Now the price cap will be updated quarterly (every three months) instead of every six months, in a bid to prevent large-scale disruption.
The cap was set out in law in 2018, and reflects the maximum suppliers can charge consumers per unit of energy.
It means suppliers can only take 1.9% as profit, but it’s not a cap on the maximum bill a household can be charged, as this is based on their usage.
While it may seem like an insignificant change in policy, it will have a substantial impact on your bills. Here’s what you need to know.
How important is the price cap?
Ofgem made headlines when it raised the price cap in April, meaning every household had to pay more for their annual energy bills.
The average household had to then start paying £700 more for their yearly annual bills, raising them to a record £1,971 (it was previously £1,227).
For many, this is seen as the start of the cost of living crisis.
While the cap stops prices rising and falling dramatically for consumers as wholesale prices go up, it does mean the cost of living is likely to only get harder in the short-term.
However, when wholesale prices fall, the reductions will be passed on the customers as Ofgem should lower the price cap. This will happen more quickly with the quarterly price cap.
The cap was set to rise again come October (to a staggering £3,358 a year according to analysts Cornwall Insight) but this policy change from Ofgem means the next price cap level will be published at the end of August.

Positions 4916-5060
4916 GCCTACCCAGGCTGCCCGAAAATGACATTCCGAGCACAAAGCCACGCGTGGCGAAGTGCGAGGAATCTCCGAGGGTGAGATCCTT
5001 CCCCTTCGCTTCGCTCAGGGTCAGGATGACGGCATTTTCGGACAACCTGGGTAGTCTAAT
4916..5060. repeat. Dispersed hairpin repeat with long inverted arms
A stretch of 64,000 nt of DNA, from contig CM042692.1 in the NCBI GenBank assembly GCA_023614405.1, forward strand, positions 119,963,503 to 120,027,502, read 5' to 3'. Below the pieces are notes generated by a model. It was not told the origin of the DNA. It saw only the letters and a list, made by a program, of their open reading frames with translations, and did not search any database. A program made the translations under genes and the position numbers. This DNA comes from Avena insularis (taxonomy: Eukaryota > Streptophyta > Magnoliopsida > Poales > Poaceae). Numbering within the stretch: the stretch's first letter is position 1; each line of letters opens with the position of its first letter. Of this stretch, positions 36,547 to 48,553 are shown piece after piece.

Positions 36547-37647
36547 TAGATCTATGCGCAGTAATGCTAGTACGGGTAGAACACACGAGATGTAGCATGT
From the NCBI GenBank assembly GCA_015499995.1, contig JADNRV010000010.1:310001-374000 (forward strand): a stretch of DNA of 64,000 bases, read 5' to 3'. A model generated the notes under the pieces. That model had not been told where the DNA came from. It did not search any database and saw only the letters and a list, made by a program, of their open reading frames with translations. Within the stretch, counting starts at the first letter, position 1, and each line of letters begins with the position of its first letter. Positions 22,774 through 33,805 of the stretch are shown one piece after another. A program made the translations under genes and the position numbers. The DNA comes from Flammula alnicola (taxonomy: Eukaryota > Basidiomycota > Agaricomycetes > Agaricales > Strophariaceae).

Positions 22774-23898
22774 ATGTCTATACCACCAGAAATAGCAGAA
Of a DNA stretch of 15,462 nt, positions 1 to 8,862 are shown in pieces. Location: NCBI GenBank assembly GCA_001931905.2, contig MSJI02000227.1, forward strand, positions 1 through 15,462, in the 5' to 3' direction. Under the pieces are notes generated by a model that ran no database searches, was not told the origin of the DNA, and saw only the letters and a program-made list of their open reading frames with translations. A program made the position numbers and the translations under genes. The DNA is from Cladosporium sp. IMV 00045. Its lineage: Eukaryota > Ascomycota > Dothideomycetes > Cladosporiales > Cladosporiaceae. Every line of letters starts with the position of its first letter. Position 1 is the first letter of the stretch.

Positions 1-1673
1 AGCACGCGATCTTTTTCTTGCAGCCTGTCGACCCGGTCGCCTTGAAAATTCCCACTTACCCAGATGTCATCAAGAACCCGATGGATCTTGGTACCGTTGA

Why has this changed?
Ofgem say this change prevents the cost of both gas and electricity lagging behind changes in the market, but admits the market is currently “volatile” so the price cap methodology is to be kept under review.
Ofgem CEO Jonathan Brearley acknowledged that “this situation is deeply worrying for many people”.
He then blamed Moscow’s decision to squeeze its gas supply to mainland Europe, which has a knock-on effect for the UK.
“As a result of Russia’s actions, the volatility in the energy markets we experienced last winter has lasted much longer, with much higher prices than ever before,” he said.
“And that means the cost of supplying electricity and gas to homes has increased considerably.
“The trade-offs we need to make on behalf of consumers are extremely difficult and there are simply no easy answers right now.”
He said this change means consumers will pay the “real cost of the energy”, but added: “We will keep working closely with the government, consumer groups and with energy companies on what further support can be provided to help with these higher prices.”
Why has the change been heavily criticised?
Back in May, MoneySavingExpert Martin Lewis laid into Ofgem’s early proposals to review the price cap every three months, rather than every six.
Explaining how he had lashed out at the regulator over the suggestions in a Twitter thread, he said the changes were “a fucking disgrace that sells consumers down the river”.
He apologised for his outburst, explaining: “I should’ve behaved better. My ire’s institutional not individual, it was inappropriate.”
However, Lewis claimed the changes would bring “dire consequences for consumers”.
Cornwall Insight also predicts that the energy price cap will go up to £3,615 in January. For comparison, it was £1,400 a year in October 2021.
MPs already called on the government at the end of July to take urgent action to help households amid warnings that prices will soar this autumn.
“Once again, the energy crisis is racing ahead of the government,” said Darren Jones, the chair of the business, energy and industrial strategy committee.
“To prevent millions from dropping into unmanageable debt it’s imperative that the support package is updated and implemented before October, when the squeeze will become a full-on throttling of household finances and further tip the economy towards recession.”
With this new policy change confirmed and the new price cap looming at the end of August, this threat of “unmanageable debt” is likely to only creep closer.